“Kamille Bidan. Ikimasu.”
After the premature cancellation of Mobile Suit Gundam, a series of films were made retelling the story of the series. This was done using some animation from the series itself and some new animation in parts where they could afford to re-animate. The films, unlike the series, proved to be popular. So popular that by the third, concluding film in 1982, they were able to get the budget to reanimate about 3/4 of the ending.
Money changes everything. Now with a profitable property on their hands, Sunrise realized a sequel would be a good idea. So, in 1985, Tomino launched Mobile Suit Zeta Gundam, set 8 years after the end of the original series. Zeta was the success the original never became. In fact, many people still consider Zeta to be the best all time Gundam series. I disagree, but I can see their point. Its popularity even today was strong enough to merit a series of three movies Tomino entitled A New Translation that, like the original Gundam movies, reanimated big chunks of the original story. Unlike the original series films, though, A New Translation drastically changes key plot elements.
It’s impossible for me to talk about my feelings on Zeta Gundam without also talking about how A New Translation changed them. As I said, Zeta was not a favorite of mine. Its animation was top notch and the story was dark and mature, but it had narrative problems the original did not. By the last third of the series, Zeta Gundam was reusing plot ideas from ten episodes before. Did you like when Four, Kamille’s enemy/love went crazy and turned on him then seemed to die? What if that happened a second time? And what if we brought in a crazy enemy/sister that piloted the exact same suit and acted the same way, too? Triple the fun, right?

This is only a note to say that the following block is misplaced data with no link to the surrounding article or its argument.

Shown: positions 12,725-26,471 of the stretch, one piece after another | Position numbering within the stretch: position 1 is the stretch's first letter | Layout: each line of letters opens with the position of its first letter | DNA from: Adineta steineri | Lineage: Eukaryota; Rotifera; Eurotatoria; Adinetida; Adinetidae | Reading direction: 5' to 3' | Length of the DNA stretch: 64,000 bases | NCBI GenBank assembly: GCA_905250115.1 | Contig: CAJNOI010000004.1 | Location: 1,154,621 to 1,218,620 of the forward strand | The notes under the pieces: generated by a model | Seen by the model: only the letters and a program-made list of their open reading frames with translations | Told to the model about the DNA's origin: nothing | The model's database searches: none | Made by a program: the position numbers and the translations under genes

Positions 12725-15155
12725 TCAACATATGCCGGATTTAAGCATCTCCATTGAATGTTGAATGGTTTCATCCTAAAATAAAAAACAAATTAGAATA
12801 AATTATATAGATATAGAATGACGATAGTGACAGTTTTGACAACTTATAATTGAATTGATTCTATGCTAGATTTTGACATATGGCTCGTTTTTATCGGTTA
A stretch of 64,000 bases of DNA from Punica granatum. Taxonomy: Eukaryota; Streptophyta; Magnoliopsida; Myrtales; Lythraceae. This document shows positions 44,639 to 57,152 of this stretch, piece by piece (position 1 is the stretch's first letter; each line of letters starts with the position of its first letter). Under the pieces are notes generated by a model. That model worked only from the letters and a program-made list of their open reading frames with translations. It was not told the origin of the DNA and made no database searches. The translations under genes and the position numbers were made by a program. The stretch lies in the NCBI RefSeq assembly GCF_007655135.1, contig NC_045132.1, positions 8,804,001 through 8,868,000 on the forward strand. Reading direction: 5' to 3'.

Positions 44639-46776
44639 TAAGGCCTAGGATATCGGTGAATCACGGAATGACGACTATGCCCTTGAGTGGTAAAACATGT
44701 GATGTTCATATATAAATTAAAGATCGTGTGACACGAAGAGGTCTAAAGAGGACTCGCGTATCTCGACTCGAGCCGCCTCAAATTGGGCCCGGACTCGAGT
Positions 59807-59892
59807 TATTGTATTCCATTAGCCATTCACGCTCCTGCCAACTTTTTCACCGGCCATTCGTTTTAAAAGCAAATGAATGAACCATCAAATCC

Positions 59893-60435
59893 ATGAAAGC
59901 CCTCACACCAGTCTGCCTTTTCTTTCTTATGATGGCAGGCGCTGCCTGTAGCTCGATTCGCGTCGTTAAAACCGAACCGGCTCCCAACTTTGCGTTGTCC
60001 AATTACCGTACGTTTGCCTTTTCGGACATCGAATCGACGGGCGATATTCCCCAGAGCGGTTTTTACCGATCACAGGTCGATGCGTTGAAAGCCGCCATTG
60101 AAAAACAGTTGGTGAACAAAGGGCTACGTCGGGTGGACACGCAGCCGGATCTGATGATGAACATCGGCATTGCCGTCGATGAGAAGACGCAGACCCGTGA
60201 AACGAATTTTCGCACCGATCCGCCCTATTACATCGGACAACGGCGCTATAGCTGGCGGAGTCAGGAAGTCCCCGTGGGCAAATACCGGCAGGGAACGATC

Worse, the series seemed to revel in being as depressing as possible. By the end, I was numb to it all, especially in the final moments when the main character’s fate proves to be both ugly and pointless. Some of the deaths had real teeth, but others just felt perfunctory. I don’t think getting across “War sucks” is so difficult as to require that much nastiness. I find nihilism obnoxious in most fiction, and the Zeta Gundam television series was no exception. What could have been a strong series was ruined by endless meanness.
There were things I liked, but I had a hard time giving the series credit for them until Tomino launched A New Translation. Older, wiser and out of his own personal depression, Tomino seemed to recognize the same flaws in Zeta that tainted it for me. Rather than reproduce the show’s plot with extra pretty, he began a series of subtle tweaks to structure that culminated in a very different ending for the main character. Free of the nihilism, I found a new appreciation for the story.
8 years after the end of the One Year War, Earth has become space’s oppressor. Fearing a resurgence of Zeon, the Earth military has formed the Titans, an elite military unit tasked with hunting down the remaining Zeonic support in the colonies and crushing it. Free of limitations on their power, the Titans have become relentlessly cruel, murdering civilians and gassing colonies that refuse to comply.
Fearful of the Titans work on a new Gundam unit, the Anti-Earth Union Group (AEUG) decide to steal it before it can go into use. Stumbling into the center of the battle is Kamille Bidan, a teenager who steals one the Titans’ new Gundams and joins AEUG to escape them. The series follows AEUG’s efforts to destroy the Titans and free space from Terran oppression.
Zeta Gundam is perhaps the franchise’s most nuanced entry. Rather than play as a straight war story as the original did, Zeta is more concerned with the personal failings of its heroes. Char Aznable, ace pilot of Zeron, is now a member of AEUG. Once again he’s gone undercover, this time naming himself Quatro Bagina. His disguise? Red sunglasses. Somehow, no one ever connects his ace piloting in a red mobile suit to the old “Red Comet” from the One Year War. Just because. Char isn’t the man he was back then. His revenge complete, he’s reluctant to be the leader he’s capable of becoming. Even his piloting skills seem weaker, less confident than in his younger days.